Final Destination 2
by Hank Yuloff
Death is back…and funnier than ever.
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A good horror flick either leaves you scared to death (13 Ghosts, The Ring) or allows you to laugh in death’s face. Last night I watched Final Destination 2 and had a great laugh. If you like “this kind” of movie, scary, gory and shocking, you will enjoy Final Destination 2.
Final Destination 2 takes place one year after the original Final Destination. College student Kimberly Corman (A.J. Cook from The House Next Door and Ripper) and her friends are on their way to spring break in Daytona Beach when she has a premonition of a nasty multi-car pile up in which she and her friends die. She pulls over on the on-ramp, stopping traffic and keeping her and several cars from becoming entangled in the ensuing wreck, which starts with all of the timber falling off a logging truck. She has, like Alex Browning in the original, cheated death to live another day. For fans of the first Final Destination, you are familiar with the story line of the two movies, you can’t cheat death of its plan you, can only delay it, pissing it off and making it get creative in the way it “offs” you. But death has a sense of honor, it seems, and gives you a sporting chance if you see the signs and get out of the way. Final Destination 2 becomes a story of how the survivors try and stop death’s plan.
With the title of Final Destination, you have a good idea that they are not successful and you are going to get to watch some unusual deaths. Just like the first installment of what looks like will be a series, that just is not going to happen. In that way, Final Destination 2 is better than the first one in that the killings are more imaginative (except for the bus killing in #1 which was the best offing I have ever seen in a horror flick) and the characters, though we care about their safety, are easier to laugh at. I am not going to pimp any of the fun here but death seems to be more interested in head shots this time. And director David Ellis (Homeward Bound II and TONS of assistant and 2nd Unit stuff) wants to give you that “up close and personal” kind of view. This is NOT a movie for the little ones. The R-rating is well deserved.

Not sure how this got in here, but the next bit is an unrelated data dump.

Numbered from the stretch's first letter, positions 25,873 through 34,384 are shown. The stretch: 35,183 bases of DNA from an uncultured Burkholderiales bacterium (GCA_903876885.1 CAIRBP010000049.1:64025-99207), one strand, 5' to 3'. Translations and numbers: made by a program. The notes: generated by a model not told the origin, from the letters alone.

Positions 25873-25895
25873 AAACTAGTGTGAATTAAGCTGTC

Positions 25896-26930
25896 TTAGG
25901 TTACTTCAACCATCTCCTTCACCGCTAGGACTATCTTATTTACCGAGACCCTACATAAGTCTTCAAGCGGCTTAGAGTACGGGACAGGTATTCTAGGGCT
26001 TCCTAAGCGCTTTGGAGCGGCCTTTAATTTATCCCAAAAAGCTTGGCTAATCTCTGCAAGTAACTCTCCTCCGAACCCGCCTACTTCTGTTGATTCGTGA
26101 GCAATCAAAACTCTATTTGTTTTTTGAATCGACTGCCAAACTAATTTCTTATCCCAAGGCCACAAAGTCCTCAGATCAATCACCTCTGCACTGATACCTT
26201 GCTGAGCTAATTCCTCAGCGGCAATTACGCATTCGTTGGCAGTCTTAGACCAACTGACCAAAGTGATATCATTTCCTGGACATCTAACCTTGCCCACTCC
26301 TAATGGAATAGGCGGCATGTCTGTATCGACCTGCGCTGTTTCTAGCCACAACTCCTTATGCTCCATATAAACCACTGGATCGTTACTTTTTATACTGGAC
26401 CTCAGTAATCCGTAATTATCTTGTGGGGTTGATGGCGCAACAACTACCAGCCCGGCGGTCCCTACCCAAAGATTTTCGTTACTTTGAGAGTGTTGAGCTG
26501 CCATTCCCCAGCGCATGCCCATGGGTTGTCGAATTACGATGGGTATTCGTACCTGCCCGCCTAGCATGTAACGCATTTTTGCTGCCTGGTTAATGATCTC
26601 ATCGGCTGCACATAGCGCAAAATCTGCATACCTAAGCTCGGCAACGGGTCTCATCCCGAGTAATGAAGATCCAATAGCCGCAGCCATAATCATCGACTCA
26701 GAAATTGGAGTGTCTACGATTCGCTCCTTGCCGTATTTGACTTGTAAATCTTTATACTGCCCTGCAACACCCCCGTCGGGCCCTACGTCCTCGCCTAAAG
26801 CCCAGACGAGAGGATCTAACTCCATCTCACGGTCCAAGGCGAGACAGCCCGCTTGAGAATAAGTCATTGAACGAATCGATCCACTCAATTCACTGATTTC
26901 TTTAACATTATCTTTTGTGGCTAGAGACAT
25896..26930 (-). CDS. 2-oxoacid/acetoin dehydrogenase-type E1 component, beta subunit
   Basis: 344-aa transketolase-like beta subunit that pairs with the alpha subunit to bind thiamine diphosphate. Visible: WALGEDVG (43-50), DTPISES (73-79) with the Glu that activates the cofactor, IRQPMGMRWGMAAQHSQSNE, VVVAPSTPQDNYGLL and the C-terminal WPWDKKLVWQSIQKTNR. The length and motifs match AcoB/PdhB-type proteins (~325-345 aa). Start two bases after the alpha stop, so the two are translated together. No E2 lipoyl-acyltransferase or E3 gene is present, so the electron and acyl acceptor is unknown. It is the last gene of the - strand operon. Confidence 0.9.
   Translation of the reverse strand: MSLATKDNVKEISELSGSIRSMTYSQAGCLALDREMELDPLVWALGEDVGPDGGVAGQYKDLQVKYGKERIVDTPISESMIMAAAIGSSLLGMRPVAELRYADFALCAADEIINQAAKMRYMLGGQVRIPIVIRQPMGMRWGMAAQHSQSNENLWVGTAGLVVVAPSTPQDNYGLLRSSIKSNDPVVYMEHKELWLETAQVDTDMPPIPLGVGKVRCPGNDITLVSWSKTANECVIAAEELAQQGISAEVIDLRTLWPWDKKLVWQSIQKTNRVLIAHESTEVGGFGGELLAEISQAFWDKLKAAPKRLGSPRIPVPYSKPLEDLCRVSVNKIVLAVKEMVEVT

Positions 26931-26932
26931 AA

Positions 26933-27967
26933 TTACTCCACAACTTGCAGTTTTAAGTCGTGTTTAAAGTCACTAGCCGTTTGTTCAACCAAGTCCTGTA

I have seen Final Destination 1 four times. That has got to be a record for me. I am not a huge fan of the medium, but Final Destination 1 just struck my fancy. A good story, creative “offings,” and enough of a believable ending that I left fulfilled. I even watched the DVD with director/writer comments. I am glad I did because they put a lot of extra little details into the movie that made it more memorable. They also gave me clues to watch for during the sequel. Each killing is given a very subtle prelude and a not some no so subtle clues. For example, the just before the first killing you see the word EYE spelled out in magnetic letters on the refrigerator of the victim. Guess how he dies? Very graphic. I laughed hysterically. I spent a lot of time laughing (sometimes I was the only one in the theater laughing… most of them were gasping. For me it was more of a sporting event: “Did you see the tackle Death laid out on that guy?”
If you are squeamish, you aren’t going to see this movie. My wife spent a bunch of time with her face covered—but she was a good sport for going. But if you like horror and action flicks, run right in and uh…don’t forget your seat belt.
Hank Yuloff is an advertising guy in Los Angeles who, at his wife’s request, bought her an Autopsy DVD for her birthday. And you think he’s sick.
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